Another Shield, and another set of (significant) legislative amendments by the way
On 14 April 2020, the lower chamber of Polish parliament – the Sejm – adopted the latest in a series of legislative packages intended to counteract the effects of the Covid-19 outbreak, the Anti-Crisis Shield 3.0.
The Shield 3.0 components addressing the obvious realms of economic and societal life, such as employment law, have been amply commented upon. In between these, the legislature has slipped in provisions addressing some less likely issues – these have drawn less attention, but unfairly so, in that some of them have important implications.
New civil law grounds for invalidity of a contract
The declared goal of the Shield 3.0 framers was to modify the Polish Civil Code so as to achieve a systemic solution to the problem of usury by restricting the possibility of executing contracts pursuant to which one of the parties is subject to grossly unfavourable terms securing its performance. The new laws prescribe ex lege invalidity for a contract in which a natural person undertakes to transfer ownership title in a real property used by her as her residence in order to secure claims arising from the same, or from another, contract not directly associated with such person’s business or professional activities in three cases:
- Where the value of the residential property exceeds the value of the liability thus secured plus maximum interest for delay on this value for a period of 24 months;
- Where the value of the liabilities secured with the residential property has not been specified;
- Where execution of the contract was not preceded by assessment of the property’s market value by a certified professional.
New provisions of criminal law
Among the “anti-usury” rules, the legislature has smuggled in new provisions of the Criminal Code. He who, in consideration for provision of funds pursuant to a loan agreement or similar contract not directly associated with the person’s business or professional activities, demands payment of costs other than interest in an amount exceeding the maximum value of such costs (as defined by statute) by two times or more is liable for imprisonment from 3 months up to 5 years.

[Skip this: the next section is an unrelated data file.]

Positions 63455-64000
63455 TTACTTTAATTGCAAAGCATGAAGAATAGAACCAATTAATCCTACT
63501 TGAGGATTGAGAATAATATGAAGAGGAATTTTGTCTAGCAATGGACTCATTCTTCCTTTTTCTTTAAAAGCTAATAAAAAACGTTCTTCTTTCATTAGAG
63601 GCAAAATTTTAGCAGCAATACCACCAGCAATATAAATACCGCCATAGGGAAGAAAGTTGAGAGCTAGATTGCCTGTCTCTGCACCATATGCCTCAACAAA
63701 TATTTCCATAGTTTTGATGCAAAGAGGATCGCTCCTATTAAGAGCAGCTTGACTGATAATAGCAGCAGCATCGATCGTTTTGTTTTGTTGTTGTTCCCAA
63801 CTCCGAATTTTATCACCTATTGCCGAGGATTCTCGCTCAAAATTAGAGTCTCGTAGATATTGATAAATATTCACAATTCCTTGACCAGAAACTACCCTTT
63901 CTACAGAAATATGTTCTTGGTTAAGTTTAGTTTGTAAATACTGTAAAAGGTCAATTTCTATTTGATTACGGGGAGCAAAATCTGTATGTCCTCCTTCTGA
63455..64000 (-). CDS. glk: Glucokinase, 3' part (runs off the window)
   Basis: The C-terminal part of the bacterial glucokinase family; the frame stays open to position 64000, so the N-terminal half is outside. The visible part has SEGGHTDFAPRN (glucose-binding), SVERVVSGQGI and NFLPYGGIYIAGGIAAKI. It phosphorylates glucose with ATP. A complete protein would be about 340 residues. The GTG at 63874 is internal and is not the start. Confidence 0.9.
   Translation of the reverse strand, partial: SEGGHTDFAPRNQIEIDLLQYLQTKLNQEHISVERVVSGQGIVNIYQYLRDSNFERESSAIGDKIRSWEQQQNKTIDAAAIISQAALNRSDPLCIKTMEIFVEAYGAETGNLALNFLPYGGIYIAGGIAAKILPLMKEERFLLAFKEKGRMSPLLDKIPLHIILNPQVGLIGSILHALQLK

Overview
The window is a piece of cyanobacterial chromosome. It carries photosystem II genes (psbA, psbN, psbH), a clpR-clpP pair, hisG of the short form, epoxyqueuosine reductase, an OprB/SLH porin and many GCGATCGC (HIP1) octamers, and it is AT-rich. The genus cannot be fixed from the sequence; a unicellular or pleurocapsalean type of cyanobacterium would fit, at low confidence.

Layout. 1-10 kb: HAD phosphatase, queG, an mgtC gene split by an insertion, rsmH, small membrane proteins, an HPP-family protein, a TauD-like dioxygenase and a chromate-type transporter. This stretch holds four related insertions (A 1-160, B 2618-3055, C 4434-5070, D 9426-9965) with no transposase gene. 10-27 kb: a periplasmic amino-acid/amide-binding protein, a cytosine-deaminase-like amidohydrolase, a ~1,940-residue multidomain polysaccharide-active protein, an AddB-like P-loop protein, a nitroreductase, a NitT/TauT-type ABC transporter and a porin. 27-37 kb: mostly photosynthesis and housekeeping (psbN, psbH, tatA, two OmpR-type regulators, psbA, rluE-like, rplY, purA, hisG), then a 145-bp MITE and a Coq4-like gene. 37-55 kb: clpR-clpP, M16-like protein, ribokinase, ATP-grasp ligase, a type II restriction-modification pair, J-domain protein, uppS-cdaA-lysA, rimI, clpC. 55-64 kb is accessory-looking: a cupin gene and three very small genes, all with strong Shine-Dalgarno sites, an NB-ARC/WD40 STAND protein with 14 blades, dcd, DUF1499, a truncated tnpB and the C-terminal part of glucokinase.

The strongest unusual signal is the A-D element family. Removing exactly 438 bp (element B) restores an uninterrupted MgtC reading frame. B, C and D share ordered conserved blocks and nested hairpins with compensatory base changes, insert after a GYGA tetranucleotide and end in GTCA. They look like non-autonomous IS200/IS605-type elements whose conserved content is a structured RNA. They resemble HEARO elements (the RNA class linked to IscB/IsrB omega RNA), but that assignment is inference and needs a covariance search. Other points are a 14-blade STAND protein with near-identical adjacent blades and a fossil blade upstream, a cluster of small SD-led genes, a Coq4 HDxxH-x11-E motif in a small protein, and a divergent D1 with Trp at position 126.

The same penalty is instituted for lenders who, in a similar context, demand repayment of interest on principal or interest for delay at two times or more the maximum statutory rate.
Amendments to the Telecommunications Law
Among its provisions affecting the regulatory environment for telecoms, Shield 3.0 obligates telecoms systems providers to modify their relationships with customers: if a telecoms provider envisages execution of contracts in document form, termination and rescission of such contract must likewise be possible in document form. Also, the provider must confirm receipt of a termination notice in document form within one business day.
On another note, Shield 3.0 shortens the term in office of the president of the Office of Electronic Communications (UKE) and changes the procedure for appointing his successor by cutting out the Senate.
Postal powers of attorney in ordinary form
Shield 3.0 provides that, while the country remains in a state of epidemic or of epidemic threat – and likewise in a situation where the general postal operator shuts down its outlets, postal powers of attorney may be granted in written form (without a postal official witnessing and/or attesting). Postal powers of attorney granted in this form will, through operation of the law, remain valid for a fixed term only, expiring automatically one month after granting.
The general idea underlying this legislative solution is to facilitate collection of mail and other dealings with the national post offices under the present exigencies associated with the Covid-19 pandemic. That said, it should be noted that the legislature has also provided for another circumstance in which this facilitation may be invoked – a situation where the post offices cease to function.
The latest iteration of the Shield legislation expands the scope of the Cooperatives Law’s provisions for remote operations of the governing bodies of a cooperative so as to include bodies other than the general meeting, the board, and the supervisory board (under the previous rules, these other bodies were not covered by the provisions enabling remote work).
Waste date base – One duty less
Shield 3.0 repealed the provisions of the legislative Act regarding waste which obligated entities maintaining paper registers of waste to input the data recorded therein into the BDO database. Moreover, Shield 3.0
changed some of the deadlines set in the legislative Act regarding waste; for instance, the deadline for filing annual reports on waste generation and disposal has been moved back from 30 June 2020 to 11 September 2020.
Used electronic equipment
The statutory deadline within which entities handling electronic waste were obligated to submit to an external audit for 2019 has been moved back from 30 April to 30 September 2020. It is tempting to speculate whether the legislature did not simply miss this detail before – in the event, the entities subject to the audit duty were to proceed as usual until the very last moment.
Deadlines in court proceedings resume
Under the newest regulations, deadlines in proceedings which have not begun to run shall now begin to run, and deadlines which had already been running but were then suspended shall resume running, 7 days after the coming into force of the new law.